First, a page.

The Pakistani ‘establishment’ has finally realised two things and has decided to act upon them (thank God).
Firstly, we need to dump our pro-American policy and get with the New World Order where predominantly China and partly, a resurgent Russia are calling the shots at the world’s political stage. The Americans and the British have dirtied their hands so much in their own muck that certain countries are literally using hand sanitisers after shaking hands with them.
Europe is still bound by NATO but it will break free or run the risk of being engulfed in flames like Paris was a while back.
Pakistan has, with the signing of the CPEC agreements and not so secretly, handing overGwadar to the Chinese (from pro-American hands), ushered in a new age of cooperation with China. A Chinese diplomat rightly said that Pakistan has become China’s Israel.
The army has renewed contacts with the Russians and a deal for four ‘Hind’ helicopters is underway. According to some sources, a visit by comrade Vladmir Putin is also on the cards. If he does visit, which is now only a matter of time, another nail will be driven in America’s political coffin.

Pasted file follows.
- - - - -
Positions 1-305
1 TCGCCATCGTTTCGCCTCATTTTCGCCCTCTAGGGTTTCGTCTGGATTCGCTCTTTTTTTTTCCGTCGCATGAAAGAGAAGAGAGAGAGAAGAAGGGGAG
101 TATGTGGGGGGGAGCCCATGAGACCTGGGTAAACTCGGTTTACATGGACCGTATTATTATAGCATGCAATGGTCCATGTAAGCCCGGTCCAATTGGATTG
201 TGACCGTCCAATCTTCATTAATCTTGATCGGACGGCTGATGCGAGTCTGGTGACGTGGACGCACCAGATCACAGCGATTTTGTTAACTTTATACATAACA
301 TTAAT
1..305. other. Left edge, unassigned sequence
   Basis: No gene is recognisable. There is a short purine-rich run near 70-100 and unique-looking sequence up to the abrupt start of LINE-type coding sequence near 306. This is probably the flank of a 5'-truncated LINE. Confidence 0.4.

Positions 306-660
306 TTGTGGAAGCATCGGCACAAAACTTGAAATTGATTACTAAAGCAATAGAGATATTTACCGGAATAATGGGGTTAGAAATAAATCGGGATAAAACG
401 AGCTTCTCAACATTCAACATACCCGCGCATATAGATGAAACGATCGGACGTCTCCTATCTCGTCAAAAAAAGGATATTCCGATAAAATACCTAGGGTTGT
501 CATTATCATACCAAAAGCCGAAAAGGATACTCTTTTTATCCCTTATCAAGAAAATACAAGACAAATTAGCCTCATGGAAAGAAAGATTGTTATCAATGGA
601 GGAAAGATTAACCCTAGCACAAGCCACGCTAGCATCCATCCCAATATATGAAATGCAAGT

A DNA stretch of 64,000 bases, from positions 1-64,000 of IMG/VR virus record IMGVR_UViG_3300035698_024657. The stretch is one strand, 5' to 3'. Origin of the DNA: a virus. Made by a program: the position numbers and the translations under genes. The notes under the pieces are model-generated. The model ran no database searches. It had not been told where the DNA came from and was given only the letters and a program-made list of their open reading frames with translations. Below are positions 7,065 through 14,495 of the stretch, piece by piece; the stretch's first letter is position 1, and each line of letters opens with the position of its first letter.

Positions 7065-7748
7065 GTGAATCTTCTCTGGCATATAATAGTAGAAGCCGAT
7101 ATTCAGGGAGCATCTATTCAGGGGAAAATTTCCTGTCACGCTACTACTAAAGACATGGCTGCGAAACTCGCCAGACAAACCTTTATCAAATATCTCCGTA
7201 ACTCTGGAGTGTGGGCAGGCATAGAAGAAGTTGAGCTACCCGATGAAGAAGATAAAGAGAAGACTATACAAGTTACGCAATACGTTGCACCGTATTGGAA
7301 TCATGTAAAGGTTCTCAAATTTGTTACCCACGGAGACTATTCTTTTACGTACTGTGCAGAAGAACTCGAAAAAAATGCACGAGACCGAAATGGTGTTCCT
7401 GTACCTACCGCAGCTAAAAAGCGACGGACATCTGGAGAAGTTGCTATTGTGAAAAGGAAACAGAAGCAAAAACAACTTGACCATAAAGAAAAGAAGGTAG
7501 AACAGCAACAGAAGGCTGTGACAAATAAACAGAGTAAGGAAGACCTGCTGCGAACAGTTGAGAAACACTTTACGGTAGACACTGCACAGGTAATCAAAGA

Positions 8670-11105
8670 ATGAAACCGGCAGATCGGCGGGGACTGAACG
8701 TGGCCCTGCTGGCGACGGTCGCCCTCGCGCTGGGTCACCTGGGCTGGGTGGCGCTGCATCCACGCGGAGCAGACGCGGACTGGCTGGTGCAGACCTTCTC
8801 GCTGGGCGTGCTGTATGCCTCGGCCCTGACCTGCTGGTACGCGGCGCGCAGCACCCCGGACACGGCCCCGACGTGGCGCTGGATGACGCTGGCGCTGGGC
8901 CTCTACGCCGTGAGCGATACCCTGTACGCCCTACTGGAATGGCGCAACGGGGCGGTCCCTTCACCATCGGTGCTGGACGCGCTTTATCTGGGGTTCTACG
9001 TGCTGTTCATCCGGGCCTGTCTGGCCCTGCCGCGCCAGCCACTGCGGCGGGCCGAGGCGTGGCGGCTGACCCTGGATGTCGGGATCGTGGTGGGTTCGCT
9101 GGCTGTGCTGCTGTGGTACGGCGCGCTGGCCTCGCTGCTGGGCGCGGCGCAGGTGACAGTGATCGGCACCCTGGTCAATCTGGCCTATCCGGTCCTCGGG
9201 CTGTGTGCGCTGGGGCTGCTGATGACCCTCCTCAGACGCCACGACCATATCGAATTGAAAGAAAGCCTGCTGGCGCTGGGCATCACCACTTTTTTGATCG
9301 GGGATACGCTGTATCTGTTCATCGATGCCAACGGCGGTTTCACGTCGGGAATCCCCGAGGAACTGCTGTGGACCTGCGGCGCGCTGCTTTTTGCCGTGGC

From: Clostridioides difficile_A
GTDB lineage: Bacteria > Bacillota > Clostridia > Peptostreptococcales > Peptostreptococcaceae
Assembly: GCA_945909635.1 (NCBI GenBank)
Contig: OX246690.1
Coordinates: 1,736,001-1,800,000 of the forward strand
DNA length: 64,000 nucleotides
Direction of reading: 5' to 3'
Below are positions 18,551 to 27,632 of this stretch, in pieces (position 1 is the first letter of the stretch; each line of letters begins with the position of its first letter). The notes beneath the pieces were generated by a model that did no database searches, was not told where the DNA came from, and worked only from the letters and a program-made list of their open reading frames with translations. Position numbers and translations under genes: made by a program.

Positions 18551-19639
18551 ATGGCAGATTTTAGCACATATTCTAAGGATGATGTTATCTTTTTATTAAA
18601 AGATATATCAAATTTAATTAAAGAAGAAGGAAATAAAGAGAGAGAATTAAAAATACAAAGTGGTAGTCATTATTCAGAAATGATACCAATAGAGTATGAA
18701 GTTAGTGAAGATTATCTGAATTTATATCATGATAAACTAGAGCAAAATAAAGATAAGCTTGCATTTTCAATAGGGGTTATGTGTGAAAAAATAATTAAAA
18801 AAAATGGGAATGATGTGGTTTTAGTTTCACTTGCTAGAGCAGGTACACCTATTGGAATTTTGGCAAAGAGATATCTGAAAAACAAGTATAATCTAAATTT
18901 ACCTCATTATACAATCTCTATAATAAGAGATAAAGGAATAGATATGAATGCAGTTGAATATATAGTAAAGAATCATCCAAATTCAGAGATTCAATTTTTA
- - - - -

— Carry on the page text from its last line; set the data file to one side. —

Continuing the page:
Given all of this headway the second realisation is only natural. Pakistan needs to get rid of its pet ‘Black Mambas’. Zarb-e-Azb has made great inroads into the lands of the Taliban but it is not the martial front but the political front that needs to be realigned. The politicians who have harboured and used these terrorists are still trying, one way or another, to protect them from annihilation.
Sometimes it is talks, sometimes it is lack of evidence or just a miraculous change of heart, the excuses never cease.
When the political establishment cannot get rid of the Red Mosque cleric, who spews anti-state rhetoric inside the capital city nearly every day, what else do I need to say that we don’t already know or understand?